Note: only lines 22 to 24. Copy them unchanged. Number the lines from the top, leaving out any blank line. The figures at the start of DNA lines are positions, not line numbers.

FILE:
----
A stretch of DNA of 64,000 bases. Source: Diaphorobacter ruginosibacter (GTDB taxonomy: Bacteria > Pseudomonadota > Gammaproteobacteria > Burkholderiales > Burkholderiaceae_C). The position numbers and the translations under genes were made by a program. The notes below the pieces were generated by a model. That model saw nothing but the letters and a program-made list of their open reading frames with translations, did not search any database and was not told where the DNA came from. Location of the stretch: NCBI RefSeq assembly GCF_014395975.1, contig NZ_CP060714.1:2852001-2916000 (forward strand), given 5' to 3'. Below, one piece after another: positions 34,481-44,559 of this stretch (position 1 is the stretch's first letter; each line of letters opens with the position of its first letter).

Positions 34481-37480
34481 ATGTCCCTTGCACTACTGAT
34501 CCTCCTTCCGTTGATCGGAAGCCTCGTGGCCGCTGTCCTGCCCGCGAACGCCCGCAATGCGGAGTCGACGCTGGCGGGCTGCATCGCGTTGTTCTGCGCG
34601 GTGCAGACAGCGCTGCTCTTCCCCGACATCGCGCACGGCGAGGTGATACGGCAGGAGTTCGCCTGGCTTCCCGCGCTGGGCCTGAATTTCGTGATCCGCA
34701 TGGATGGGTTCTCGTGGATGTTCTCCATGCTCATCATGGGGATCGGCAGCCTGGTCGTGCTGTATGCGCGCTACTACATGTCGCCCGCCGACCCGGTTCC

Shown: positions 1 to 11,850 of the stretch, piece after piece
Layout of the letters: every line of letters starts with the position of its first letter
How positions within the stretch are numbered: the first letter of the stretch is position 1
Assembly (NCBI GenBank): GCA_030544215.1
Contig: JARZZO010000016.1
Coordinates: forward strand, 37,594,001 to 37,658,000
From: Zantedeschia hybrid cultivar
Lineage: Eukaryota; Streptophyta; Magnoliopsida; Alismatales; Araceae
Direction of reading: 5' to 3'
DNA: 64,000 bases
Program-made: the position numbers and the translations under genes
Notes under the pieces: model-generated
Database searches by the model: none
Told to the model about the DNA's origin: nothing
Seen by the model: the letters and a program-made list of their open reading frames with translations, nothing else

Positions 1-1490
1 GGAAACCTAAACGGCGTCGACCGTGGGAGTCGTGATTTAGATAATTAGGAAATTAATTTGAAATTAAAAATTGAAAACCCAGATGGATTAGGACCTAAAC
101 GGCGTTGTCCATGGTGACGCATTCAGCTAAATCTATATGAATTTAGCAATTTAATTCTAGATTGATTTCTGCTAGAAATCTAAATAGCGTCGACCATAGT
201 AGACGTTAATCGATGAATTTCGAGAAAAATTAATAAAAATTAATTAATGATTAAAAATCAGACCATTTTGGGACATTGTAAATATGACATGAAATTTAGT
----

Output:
Positions 1-1490
1 GGAAACCTAAACGGCGTCGACCGTGGGAGTCGTGATTTAGATAATTAGGAAATTAATTTGAAATTAAAAATTGAAAACCCAGATGGATTAGGACCTAAAC
101 GGCGTTGTCCATGGTGACGCATTCAGCTAAATCTATATGAATTTAGCAATTTAATTCTAGATTGATTTCTGCTAGAAATCTAAATAGCGTCGACCATAGT